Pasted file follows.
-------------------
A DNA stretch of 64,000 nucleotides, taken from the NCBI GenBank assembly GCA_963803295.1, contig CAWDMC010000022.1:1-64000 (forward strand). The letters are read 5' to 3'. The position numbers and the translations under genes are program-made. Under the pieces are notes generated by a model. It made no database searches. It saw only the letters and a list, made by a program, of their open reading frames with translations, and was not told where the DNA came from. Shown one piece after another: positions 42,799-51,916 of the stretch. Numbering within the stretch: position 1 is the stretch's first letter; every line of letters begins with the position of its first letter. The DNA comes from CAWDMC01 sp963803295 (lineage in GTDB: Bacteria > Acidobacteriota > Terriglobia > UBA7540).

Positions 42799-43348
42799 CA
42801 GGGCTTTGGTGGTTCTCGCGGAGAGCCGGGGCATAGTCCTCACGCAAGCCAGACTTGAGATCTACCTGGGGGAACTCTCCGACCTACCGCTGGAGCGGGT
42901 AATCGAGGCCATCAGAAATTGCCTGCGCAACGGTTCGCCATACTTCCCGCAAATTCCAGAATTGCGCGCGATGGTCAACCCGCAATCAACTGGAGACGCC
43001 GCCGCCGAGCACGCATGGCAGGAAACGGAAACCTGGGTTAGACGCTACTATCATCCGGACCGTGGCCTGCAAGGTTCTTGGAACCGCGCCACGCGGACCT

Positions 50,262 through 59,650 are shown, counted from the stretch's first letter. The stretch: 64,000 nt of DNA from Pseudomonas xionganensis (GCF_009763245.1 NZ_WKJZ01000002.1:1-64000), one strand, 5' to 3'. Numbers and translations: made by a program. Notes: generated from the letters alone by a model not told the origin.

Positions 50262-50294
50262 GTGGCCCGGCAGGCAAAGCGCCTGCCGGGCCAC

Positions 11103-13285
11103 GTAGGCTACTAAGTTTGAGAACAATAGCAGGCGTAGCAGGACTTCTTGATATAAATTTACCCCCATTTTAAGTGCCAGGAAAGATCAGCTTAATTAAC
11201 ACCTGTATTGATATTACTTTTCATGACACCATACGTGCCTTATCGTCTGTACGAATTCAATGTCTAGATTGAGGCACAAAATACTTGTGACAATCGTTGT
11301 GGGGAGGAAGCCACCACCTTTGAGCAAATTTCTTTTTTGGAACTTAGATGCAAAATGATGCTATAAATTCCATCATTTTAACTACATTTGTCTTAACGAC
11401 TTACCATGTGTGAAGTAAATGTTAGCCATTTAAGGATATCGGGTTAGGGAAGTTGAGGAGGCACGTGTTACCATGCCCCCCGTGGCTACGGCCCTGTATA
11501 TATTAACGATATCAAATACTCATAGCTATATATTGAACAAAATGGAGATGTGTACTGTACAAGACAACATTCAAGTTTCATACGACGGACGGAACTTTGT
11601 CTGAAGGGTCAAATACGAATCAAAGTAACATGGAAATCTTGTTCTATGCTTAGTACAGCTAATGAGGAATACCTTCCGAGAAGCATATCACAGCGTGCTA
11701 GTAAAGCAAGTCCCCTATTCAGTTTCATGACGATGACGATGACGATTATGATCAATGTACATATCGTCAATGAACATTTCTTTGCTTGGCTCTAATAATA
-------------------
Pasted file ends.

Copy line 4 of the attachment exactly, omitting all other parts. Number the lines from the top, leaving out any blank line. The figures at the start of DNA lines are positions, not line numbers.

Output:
42801 GGGCTTTGGTGGTTCTCGCGGAGAGCCGGGGCATAGTCCTCACGCAAGCCAGACTTGAGATCTACCTGGGGGAACTCTCCGACCTACCGCTGGAGCGGGT